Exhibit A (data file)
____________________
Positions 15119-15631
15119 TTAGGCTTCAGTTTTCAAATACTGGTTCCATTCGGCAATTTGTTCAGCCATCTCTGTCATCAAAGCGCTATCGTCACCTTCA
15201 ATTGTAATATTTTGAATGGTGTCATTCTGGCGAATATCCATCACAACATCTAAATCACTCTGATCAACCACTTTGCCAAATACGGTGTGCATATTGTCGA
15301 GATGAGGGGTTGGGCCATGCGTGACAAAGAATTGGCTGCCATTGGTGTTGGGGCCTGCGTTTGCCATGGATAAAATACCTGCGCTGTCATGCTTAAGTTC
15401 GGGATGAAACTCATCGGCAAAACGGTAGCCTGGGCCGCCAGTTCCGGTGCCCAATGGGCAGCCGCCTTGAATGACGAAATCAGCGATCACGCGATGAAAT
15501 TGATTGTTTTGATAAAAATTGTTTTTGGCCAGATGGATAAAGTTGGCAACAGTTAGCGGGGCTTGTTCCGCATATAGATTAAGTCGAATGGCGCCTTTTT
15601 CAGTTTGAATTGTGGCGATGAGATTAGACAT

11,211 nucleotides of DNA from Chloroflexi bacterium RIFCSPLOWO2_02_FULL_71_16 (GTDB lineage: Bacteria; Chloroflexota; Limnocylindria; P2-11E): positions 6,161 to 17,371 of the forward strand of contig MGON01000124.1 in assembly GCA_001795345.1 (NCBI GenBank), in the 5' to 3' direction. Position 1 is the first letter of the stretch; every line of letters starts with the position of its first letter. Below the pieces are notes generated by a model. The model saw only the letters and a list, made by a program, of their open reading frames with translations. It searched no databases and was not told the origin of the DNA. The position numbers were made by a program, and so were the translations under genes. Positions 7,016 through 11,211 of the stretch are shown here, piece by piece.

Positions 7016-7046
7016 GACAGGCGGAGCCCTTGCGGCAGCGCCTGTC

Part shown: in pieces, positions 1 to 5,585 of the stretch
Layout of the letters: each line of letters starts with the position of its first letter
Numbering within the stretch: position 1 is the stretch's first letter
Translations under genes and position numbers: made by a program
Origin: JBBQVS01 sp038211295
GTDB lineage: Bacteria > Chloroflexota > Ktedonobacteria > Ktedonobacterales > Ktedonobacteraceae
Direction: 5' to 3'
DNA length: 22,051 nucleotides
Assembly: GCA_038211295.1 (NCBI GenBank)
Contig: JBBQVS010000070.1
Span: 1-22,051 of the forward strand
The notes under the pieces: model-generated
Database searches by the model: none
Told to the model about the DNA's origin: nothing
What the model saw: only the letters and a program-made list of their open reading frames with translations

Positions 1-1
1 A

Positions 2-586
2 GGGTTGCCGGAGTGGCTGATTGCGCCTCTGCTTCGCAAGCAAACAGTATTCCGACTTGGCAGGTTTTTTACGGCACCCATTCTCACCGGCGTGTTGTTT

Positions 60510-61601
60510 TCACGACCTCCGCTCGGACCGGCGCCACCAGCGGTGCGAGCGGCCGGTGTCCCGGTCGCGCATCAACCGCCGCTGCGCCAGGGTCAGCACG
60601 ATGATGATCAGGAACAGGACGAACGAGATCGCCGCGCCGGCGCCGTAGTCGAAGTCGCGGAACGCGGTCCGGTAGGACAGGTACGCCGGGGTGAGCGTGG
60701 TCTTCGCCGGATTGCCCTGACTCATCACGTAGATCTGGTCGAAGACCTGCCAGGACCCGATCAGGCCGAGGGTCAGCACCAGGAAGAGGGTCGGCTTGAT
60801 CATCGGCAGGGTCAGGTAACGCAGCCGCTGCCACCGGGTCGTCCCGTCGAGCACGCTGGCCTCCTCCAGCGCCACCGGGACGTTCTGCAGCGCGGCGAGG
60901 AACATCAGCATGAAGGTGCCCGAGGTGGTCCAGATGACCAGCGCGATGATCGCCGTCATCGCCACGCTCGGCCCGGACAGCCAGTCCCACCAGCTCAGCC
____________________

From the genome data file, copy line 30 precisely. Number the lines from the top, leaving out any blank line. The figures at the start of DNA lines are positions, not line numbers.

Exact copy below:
Positions 60510-61601